Incorporating Music Into the ESL Classroom

May 16th, 2014 | By | Category: In the Classroom, Intensive English Programs, Levels
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Grace Reece

Grace Reece


—In an IEP classroom, time and delivery of content is precious. We have agendas, calendars, and set curriculum. As useful as textbooks are, though, students are in need of integration of real social interaction, relevant media, and useful communicative strategies. The most ubiquitous medium is music. No matter what country my students are from, they have heard songs in English. They may not understand 100 percent of what they hear, but familiarity with artists and important cultural icons is important to many of them.

Recently, I assigned my intermediate students a project as homework. Here were my four basic instructions:

Step 1: Find an English song and identify two metaphors or similes in the lyrics.

Step 2: Explain the difference between the literal meaning and the metaphorical meaning.

Step 3: Speculate about the author’s reason for each metaphor or simile in the song.

Step 4: Teach the class about what you learned and share a 10-second clip of the song with the class.

These instructions were a bit precarious, I’ll admit, and initially I feared profanity-ridden, explicit content. So, I was honest with my students about my views of appropriate language. (I nimage of eighth notesever hide my expectations from my students, as I believe that transparency fosters rapport and effective communication.) Even with that limitation, my students excelled and blew me away. They brought in music from various genres, including folk, rock, metal, and pop. Without my directive, my students used PowerPoint, Google, and multiple iPhone apps, with beautiful explanations, poignant song choices, and thoughtful suppositions about purpose. They reflected upon the metaphors and similes they learned and similar language in their native tongues. But, the best result was their degree of enjoyment and involvement in their work.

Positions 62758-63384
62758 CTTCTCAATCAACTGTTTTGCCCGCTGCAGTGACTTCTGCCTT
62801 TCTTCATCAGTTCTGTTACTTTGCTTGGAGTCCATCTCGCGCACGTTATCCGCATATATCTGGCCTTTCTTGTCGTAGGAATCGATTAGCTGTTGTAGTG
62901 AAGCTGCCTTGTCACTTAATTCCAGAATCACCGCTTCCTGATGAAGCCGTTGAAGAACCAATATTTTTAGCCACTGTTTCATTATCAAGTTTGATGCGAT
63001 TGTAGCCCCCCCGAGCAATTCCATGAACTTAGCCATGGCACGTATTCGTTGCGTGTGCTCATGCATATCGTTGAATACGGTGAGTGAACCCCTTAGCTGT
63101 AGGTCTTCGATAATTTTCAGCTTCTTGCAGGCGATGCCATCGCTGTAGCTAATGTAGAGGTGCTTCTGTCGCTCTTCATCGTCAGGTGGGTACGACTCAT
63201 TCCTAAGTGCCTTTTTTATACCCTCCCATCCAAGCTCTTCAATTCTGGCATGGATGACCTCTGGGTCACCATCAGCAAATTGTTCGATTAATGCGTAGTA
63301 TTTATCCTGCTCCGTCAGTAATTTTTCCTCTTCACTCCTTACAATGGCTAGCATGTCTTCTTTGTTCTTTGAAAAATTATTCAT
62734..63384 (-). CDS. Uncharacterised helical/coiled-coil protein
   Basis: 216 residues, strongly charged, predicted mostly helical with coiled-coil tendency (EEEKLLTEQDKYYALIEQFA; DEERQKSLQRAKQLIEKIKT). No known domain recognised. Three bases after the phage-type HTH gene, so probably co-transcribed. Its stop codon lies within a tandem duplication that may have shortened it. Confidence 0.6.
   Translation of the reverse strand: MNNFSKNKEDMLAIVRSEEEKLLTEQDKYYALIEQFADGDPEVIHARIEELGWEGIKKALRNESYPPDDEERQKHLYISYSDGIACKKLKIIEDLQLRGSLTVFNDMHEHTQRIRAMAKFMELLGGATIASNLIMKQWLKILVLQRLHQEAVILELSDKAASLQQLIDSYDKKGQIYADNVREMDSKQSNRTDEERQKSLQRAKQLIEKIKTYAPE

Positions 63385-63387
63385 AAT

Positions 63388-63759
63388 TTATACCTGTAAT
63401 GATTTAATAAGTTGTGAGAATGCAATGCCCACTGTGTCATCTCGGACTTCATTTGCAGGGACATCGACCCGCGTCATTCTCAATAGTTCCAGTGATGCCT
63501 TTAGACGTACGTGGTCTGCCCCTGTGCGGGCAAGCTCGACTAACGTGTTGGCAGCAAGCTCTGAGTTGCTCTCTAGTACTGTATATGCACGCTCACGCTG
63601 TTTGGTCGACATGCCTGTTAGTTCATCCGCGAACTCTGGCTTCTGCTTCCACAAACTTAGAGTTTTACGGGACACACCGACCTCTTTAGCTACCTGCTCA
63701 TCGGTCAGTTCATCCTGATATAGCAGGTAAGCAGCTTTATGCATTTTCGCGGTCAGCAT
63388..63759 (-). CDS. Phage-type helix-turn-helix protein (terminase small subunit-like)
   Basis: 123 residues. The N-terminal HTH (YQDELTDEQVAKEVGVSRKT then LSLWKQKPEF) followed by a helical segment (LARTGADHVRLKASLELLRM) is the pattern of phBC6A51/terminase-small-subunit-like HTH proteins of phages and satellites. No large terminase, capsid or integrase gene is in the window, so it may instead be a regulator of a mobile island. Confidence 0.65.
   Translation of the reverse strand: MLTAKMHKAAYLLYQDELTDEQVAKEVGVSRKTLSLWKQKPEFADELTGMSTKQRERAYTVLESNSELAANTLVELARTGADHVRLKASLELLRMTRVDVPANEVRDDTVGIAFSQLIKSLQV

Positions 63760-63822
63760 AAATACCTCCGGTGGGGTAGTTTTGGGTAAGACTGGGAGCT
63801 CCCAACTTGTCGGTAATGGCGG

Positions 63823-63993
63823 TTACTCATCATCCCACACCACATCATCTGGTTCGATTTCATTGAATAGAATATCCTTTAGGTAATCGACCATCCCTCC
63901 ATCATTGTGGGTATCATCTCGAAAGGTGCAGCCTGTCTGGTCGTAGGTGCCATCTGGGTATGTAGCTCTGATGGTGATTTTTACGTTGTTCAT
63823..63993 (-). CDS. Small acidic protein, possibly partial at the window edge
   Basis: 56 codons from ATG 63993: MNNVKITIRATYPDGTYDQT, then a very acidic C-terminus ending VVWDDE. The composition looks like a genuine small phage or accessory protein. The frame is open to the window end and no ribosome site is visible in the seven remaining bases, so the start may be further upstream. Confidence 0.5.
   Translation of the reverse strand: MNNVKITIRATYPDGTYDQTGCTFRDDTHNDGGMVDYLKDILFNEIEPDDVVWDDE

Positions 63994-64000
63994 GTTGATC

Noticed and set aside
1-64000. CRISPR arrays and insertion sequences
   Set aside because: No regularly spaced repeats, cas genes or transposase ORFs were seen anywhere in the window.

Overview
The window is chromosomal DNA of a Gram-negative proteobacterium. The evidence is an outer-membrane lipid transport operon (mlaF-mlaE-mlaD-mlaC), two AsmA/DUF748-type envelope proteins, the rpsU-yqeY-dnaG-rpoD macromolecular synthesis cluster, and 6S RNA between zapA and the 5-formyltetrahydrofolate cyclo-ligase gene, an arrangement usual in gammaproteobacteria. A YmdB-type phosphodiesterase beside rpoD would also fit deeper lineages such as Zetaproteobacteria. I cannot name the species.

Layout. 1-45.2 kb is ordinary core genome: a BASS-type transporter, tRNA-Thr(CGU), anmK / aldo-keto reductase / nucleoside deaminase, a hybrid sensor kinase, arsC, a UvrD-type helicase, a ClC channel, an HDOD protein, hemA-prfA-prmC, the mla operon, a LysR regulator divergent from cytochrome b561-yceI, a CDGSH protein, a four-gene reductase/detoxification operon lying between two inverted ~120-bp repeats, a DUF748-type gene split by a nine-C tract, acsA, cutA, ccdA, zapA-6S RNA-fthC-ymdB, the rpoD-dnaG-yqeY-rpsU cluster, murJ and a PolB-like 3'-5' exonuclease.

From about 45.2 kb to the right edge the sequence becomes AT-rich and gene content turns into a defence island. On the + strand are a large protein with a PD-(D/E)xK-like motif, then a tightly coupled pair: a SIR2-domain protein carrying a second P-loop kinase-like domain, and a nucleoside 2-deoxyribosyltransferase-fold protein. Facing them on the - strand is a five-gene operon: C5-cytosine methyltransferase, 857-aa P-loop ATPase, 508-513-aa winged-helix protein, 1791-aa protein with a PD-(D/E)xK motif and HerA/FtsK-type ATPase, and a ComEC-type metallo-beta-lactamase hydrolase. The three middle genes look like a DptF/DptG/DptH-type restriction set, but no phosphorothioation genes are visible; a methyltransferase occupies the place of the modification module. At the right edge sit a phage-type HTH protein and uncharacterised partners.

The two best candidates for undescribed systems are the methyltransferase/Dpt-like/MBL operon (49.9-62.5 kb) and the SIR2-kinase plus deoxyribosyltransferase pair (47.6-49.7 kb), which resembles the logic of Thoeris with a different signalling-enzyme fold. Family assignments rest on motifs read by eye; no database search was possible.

Since this incredible experience, I have engaged students in researching verb tenses, vocabulary, and themes, all through the medium of music. In fact, I have attempted to take one unit or topic each week and incorporate music. One week, I will do listening exercises in which they have to fill in the blanks while listening to a song. Another week, I have them find a YouTube music video about a particular topic. The possibilities are endless. Consequently, what we are learning has become more relevant, more memorable, and more personal. They feel less and less like outsiders looking in on American culture. I believe that music has such untapped potential in the classroom. While it may be challenging at first to find where activities such as these fit into your schedule, I guarantee you that it will be a rewarding experience for all.

A Few of My Favorite Websites

English Club: This website offers many ideas about teaching using music, including benefits, techniques, and activities:

Agenda Web: Hundreds of prepared activities for all aspects of grammar are on this site:

ESL Through Music: With teacher-designed lesson plans, materials, and articles, this website is chock-full of resources that are ready to use:

Mondos: Song Lessons: Here, learners can listen to songs and practice pronunciation and vocabulary in a fun and interactive way:

Grace Reece teaches at ELS Language Centers.


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